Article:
A couple of weeks ago, University of Oregon’s student-produced magazine, Flux, asked if I wanted to contribute a letter to Oregon for an upcoming special edition. Here’s what I sent them, even though Sonny the husky passed away last year.
I just returned from walking my dog on one of your publicly-owned ocean beaches, or the “Great Birthright,” as former Governor Oswald West memorably described them.
It was raining. I saw gulls, bald eagles, sanderlings, a decomposing whale, three driftwood forts and the remains of several bonfires. I didn’t see another human being for miles in either direction. Great notions for love and life emerged, as they always seem to do when I walk on the beach.
My experience didn’t cost me a cent. As long as You remain the state I love, it never will. If there ever comes a day when a fee is required to access beaches, You will have certainly died.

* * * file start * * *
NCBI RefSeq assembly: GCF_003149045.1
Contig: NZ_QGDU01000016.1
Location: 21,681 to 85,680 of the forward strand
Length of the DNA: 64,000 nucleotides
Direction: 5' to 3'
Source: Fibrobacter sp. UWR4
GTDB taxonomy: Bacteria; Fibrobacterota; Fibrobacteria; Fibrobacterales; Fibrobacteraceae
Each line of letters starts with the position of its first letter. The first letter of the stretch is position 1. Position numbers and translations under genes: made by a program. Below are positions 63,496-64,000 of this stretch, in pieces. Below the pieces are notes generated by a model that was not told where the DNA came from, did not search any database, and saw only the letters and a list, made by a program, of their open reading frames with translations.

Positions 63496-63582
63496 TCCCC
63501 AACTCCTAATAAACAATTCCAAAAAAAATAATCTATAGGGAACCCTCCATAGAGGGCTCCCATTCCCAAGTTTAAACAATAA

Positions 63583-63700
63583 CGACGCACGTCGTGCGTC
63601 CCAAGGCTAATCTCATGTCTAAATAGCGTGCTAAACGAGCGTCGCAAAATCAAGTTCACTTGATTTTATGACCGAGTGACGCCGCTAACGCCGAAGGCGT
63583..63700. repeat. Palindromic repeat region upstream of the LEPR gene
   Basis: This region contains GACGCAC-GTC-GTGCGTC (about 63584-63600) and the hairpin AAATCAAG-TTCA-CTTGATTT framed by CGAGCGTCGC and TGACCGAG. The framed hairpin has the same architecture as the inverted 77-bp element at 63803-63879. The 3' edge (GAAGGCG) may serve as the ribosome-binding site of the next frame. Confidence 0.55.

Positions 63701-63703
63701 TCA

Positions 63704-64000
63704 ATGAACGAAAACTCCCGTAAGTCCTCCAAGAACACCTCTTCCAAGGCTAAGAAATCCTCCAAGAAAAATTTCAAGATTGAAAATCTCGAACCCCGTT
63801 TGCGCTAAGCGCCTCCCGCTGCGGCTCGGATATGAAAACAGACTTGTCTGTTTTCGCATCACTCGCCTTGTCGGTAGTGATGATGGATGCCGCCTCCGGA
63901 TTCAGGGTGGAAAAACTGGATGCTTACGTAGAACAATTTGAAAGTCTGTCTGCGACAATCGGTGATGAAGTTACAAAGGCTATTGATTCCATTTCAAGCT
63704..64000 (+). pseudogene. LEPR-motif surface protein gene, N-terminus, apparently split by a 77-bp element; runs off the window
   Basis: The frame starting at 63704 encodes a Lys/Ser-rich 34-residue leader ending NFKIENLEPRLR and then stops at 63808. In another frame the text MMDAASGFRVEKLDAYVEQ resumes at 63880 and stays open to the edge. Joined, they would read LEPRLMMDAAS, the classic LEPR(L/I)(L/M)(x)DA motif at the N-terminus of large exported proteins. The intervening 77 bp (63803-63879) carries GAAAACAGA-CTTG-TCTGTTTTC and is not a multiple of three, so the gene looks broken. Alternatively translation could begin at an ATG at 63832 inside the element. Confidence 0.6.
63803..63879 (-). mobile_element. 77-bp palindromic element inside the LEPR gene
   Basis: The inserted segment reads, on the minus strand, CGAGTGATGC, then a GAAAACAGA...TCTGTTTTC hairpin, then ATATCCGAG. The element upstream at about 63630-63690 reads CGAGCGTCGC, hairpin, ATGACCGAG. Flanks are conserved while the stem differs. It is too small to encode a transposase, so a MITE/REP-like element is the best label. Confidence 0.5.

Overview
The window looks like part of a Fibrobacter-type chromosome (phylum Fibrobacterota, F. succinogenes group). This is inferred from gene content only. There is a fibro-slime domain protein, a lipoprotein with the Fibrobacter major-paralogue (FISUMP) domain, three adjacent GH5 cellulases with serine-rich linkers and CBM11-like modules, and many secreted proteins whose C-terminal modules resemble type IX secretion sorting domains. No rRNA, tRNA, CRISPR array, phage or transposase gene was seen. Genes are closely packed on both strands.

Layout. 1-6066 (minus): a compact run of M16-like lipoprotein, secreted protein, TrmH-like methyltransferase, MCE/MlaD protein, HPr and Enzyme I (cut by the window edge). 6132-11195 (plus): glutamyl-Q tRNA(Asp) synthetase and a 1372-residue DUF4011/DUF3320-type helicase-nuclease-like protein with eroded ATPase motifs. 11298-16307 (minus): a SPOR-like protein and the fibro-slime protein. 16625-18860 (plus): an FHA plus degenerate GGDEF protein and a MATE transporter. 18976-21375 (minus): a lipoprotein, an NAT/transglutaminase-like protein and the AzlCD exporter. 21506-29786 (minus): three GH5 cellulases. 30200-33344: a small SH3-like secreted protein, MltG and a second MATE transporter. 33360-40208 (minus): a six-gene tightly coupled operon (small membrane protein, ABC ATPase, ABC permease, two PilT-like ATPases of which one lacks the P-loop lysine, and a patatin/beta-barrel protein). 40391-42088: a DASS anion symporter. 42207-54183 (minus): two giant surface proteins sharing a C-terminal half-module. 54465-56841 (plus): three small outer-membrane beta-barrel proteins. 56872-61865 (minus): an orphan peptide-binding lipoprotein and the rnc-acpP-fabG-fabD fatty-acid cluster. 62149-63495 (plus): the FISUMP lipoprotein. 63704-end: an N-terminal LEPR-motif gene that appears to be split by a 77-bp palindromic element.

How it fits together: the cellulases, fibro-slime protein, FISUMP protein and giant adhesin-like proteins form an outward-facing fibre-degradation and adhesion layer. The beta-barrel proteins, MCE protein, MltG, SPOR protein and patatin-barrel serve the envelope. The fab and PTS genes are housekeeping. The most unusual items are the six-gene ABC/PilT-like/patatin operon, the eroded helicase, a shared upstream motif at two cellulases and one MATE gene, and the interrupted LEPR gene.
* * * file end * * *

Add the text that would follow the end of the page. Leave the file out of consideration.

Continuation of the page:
Please don’t die. The hot word is out about You again and people just keep coming and coming. Most newcomers have no idea about our unique legacy of publicly-owned beaches and the groundbreaking legislation that codified it into law. My job is to educate them. I will do this until the end of my days. It’s the least I can do. I owe Oregonians from decades and decades ago for saving the beaches from privatization. It has made the crucial difference in my Oregon life. It does every day I visit.